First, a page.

— lots of excuses. But the mood among the adventure group
is upbeat; they are in a place few get to see.
The next morning I decide to go up to see what condi-
tions are like toward the Italian base camp, located at about
15,000 feet, and beyond to the advance base camp. The trail
is steep but it feels good to be out exploring. I make it to a
high spot where I can see the glacier that comes down the
face of K2 and notice a new landslide. I decide to traverse the
area to check conditions and I see that the trail is dry mud
our final night on the trail. We arrive in camp but the camels
and drivers have gone ahead. The guide says they are just
a half an hour out but again, I sense trouble. We hike for
another t wo hours and finally find the camels and their driv-
ers sunning themselves. I have a few words with the drivers
and think, what a way to finish the trek. The next morning we
walk another hour and at last see the Land Cruisers again.
After many hugs and kisses, even some for the camel driv-
ers, our group heads back to Kashgar.
The camp is in a cold and barren place on the
plateau at almost
13,000 feet and the camel
drivers are again becoming skittish.
with many cracks, very narrow, with a big drop on the side.
One wrong step and you’re gone — there is no way camels
or donkeys could navigate this, let alone those on the trek.
Some members of the group are disappointed to not be
able to make it farther, but this is the way it is in the mountains — nothing is guaranteed. A night of snow makes the
idea of going forward impossible anyway. Client safety is
the most important part of any trek and bringing everyone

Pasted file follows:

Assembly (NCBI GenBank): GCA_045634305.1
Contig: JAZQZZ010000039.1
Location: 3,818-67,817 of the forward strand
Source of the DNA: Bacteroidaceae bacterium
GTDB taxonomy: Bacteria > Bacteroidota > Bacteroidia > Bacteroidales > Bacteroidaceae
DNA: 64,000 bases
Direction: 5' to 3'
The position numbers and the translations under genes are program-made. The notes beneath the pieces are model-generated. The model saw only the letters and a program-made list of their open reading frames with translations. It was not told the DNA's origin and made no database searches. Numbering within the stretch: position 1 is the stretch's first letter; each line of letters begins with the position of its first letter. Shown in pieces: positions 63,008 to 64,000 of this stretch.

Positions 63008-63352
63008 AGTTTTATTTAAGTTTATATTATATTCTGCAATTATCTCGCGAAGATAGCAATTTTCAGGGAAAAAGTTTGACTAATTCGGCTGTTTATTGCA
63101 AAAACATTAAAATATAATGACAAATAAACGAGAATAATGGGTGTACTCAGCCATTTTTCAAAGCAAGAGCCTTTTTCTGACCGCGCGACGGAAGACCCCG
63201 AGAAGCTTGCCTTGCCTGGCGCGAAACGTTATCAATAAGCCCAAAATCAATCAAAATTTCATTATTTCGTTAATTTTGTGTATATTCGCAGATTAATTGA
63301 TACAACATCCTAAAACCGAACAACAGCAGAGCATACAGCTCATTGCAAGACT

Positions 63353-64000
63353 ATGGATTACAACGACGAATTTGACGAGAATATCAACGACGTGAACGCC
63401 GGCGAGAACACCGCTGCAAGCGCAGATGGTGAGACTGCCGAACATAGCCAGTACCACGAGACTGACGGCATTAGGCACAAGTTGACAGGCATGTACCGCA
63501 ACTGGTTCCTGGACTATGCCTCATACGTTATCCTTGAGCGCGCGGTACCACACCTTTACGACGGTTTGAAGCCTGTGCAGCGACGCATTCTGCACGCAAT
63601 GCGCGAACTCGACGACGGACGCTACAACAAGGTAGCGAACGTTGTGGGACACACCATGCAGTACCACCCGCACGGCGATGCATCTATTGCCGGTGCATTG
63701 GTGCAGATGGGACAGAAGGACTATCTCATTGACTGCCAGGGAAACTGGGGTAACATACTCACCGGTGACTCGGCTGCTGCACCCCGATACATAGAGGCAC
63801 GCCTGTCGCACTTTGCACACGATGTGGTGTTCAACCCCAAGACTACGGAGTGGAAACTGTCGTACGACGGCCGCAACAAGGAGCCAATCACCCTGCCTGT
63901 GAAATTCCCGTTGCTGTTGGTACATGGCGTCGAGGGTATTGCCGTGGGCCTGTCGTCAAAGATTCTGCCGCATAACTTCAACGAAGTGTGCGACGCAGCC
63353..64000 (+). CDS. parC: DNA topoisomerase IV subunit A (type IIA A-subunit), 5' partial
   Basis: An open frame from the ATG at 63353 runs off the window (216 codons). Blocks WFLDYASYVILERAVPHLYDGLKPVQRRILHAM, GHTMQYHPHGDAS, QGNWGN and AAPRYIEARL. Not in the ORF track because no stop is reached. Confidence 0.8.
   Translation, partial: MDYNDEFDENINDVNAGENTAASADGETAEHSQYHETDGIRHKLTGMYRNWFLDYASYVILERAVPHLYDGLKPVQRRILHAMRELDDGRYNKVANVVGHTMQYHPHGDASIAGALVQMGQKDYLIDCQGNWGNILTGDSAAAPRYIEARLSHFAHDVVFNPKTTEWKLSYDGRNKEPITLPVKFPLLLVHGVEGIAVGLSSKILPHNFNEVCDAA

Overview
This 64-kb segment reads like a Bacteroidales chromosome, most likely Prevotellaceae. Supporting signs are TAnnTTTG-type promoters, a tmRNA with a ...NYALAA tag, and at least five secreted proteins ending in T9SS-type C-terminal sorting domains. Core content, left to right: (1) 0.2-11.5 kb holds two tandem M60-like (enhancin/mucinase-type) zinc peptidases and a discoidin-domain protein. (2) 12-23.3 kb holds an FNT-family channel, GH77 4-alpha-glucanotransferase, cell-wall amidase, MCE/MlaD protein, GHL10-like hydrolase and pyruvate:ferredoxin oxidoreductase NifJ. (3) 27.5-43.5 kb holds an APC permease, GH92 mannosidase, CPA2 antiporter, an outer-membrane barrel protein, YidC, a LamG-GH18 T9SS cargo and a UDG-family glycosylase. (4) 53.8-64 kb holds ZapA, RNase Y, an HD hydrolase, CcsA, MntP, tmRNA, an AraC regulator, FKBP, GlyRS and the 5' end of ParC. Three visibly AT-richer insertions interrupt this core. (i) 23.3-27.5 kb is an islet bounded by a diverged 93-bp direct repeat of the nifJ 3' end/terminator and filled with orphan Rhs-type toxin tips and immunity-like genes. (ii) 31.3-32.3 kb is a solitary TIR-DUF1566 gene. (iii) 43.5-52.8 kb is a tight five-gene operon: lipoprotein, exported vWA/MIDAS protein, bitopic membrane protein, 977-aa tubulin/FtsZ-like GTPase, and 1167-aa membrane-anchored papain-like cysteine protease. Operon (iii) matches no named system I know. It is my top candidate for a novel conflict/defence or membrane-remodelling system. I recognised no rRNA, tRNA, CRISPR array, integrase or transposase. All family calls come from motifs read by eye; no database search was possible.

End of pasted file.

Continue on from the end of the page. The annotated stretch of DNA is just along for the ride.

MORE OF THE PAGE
home safe is always foremost on my mind. We are able, however, to spend the next couple of days exploring the valleys
around base camp.
I want to take the group to a vista point to see K2 but
there is a river crossing involved. The camel drivers want
$200 for the 45-second crossing. By now arguing with them
is working better at getting me going than a cup of coffee and
I am able to get the price down to $100. After the crossing we
climb steeply to the vista point and at last K2 reveals itself
with a beautiful plume over the summit.
There is only one way in and out of the area, so we retrace
our steps over the pass, but this time the crossing is not as
easy as on the way in. The approach is much steeper, there
is quite a bit of snow on top and the day is very long. There is
no real defined trail on a glacier so we improvise by heading
up and winding our way down through the rocks.
We finally make it to camp after the pass but the spot is
very windy and very cold. Setting up tents in the wind on
frozen ground is exhausting after the long day. One tent gets
picked up by the wind and cart wheels about half a kilometer
across the frozen ground. We get camp set up and get ready
for dinner but we can’t find water any where that isn’t frozen. Of course the camel drivers know where to get water
— for $500. We get the price down to $200 and finally have
water and, a little while later, a very quick dinner.
Two days later we get to the camp where we will spend
Two more long days of driving takes us back to the city
for shopping, photos and long showers. The group is healthy,
having had the expedition of a lifetime and seen the splen-
dor of one of the world’s most impressive mountains. But
we have one more hurdle. The airline, despite its promises,
wants to charge us for overweight bags. We think they must
be relatives of the camel drivers.
Below: Camels trek through
the snow next to one of
the dogs that joined the
trip. Opposite: A snowy
campsite at base camp.